“Jesus' Unity Prayer and COVID-19”Categories: Bulletin Articles, M. W. Bassford
There are few more magnificent scenes in Scripture than John 17. In context, Jesus, on the night of His betrayal, while en route to the garden of Gethsemane, pauses to offer a prayer. Even though He knows that in less than 24 hours, He will die a degrading, shameful death, His concern is not for Himself. It is for His disciples.
As He prays for His ragtag band of followers, knowing full well that all of them will abandon Him before sunrise, He is most concerned that they remain united. Indeed, He asks the Father to make all of His followers in all time one, as He and the Father are one.
Tragically, Jesus wasn’t the only one who knew how important unity among His people would be. The devil knew too, and since the establishment of the church, he has worked tirelessly to divide it. Throughout the record of the first-century church, we see strife over caring for Hellenistic widows, the necessity of circumcision, and plain old personal friction.
Today, the fragmentation of those who claim to be Christians underscores the success of the devil’s work. Every denomination represents a victory for him. Even among those who have remained faithful to the ancient order, conflict and division within and between congregations continues to be a serious problem.
These challenges have only intensified during the pandemic year of 2020. All of us have found ourselves on unfamiliar ground amid a shifting landscape of government regulation, scientific confusion, and political passion. Even though most of us will candidly admit that we have no idea what we’re doing, we still must make decisions: church leaders for churches, and individual Christians for themselves and their families.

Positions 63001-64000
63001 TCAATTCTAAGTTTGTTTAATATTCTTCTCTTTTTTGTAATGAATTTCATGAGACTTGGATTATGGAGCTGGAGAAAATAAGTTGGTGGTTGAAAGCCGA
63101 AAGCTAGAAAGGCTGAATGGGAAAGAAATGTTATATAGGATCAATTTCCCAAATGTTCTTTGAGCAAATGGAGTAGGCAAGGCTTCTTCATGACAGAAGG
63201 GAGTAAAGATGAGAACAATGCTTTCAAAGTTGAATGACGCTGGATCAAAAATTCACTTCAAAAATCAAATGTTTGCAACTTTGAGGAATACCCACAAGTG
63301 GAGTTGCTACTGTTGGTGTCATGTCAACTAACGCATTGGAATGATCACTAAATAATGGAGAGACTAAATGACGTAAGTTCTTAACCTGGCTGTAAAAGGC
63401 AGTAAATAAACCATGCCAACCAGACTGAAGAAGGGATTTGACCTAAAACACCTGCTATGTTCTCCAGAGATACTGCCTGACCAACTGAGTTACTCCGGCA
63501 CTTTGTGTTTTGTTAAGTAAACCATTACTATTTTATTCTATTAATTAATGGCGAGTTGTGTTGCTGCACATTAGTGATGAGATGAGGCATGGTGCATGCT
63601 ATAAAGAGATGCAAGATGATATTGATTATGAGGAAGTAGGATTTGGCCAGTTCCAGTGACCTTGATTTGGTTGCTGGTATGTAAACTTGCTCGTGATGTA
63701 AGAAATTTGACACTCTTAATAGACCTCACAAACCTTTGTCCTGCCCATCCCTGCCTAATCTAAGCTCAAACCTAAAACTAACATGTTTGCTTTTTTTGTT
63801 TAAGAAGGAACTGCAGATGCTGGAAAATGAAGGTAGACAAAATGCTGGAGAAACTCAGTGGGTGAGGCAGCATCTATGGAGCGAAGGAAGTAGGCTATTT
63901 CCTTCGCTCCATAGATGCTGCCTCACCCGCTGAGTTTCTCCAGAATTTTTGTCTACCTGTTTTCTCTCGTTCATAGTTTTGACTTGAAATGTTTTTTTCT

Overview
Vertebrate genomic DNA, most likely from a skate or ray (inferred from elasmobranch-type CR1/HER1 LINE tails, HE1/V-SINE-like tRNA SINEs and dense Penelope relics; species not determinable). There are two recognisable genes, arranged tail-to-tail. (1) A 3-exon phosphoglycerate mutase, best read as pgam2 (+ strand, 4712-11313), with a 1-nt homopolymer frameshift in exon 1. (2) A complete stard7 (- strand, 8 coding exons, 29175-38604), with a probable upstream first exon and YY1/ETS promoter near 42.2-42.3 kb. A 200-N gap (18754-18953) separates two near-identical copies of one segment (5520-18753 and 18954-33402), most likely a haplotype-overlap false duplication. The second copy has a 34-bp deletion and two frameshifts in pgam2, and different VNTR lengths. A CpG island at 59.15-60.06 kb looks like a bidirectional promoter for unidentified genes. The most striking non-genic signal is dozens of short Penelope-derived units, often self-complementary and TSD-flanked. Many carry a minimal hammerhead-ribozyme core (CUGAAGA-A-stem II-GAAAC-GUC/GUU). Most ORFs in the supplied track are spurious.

Not surprisingly, this confused process has yielded different perspectives and decisions. Some are haunted by the specter of disease stalking through an unwary congregation. They urge great care in assembling and sometimes even the suspension of the assembly altogether. Others fear that the coronavirus has led us to forget our duty to the Lord, and they are suspicious of any deviation from last year’s normal.
When we are afraid, it becomes easy for us to condemn others, and this too has happened. Christians who refuse to wear masks are foolish and unloving. Brethren who choose to worship from home lack faith and maybe were looking for an excuse anyway. Church leaders who curtail or suspend services have fallen for left-wing propaganda. And so on.
In the year 2020, this is not who the Lord’s church needs to be. We need to be the church of John 17:23 instead, the church that is so completely one that in a time as troubled as ours, others can look to us and see in our unity the evidence of Jesus’ divine origin and God’s continuing love. Our judgments may feel so right and true to us, but creating discord in the church over human reasoning can never be anything but sin.
Let us instead heed our Lord’s call to unity, not only in 2020, but in 2021, 2022, and all the years succeeding. He shed His blood to make us one. May we always take care with our actions, our words, and even our thoughts, so that we give full honor both to His prayer and to His sacrifice!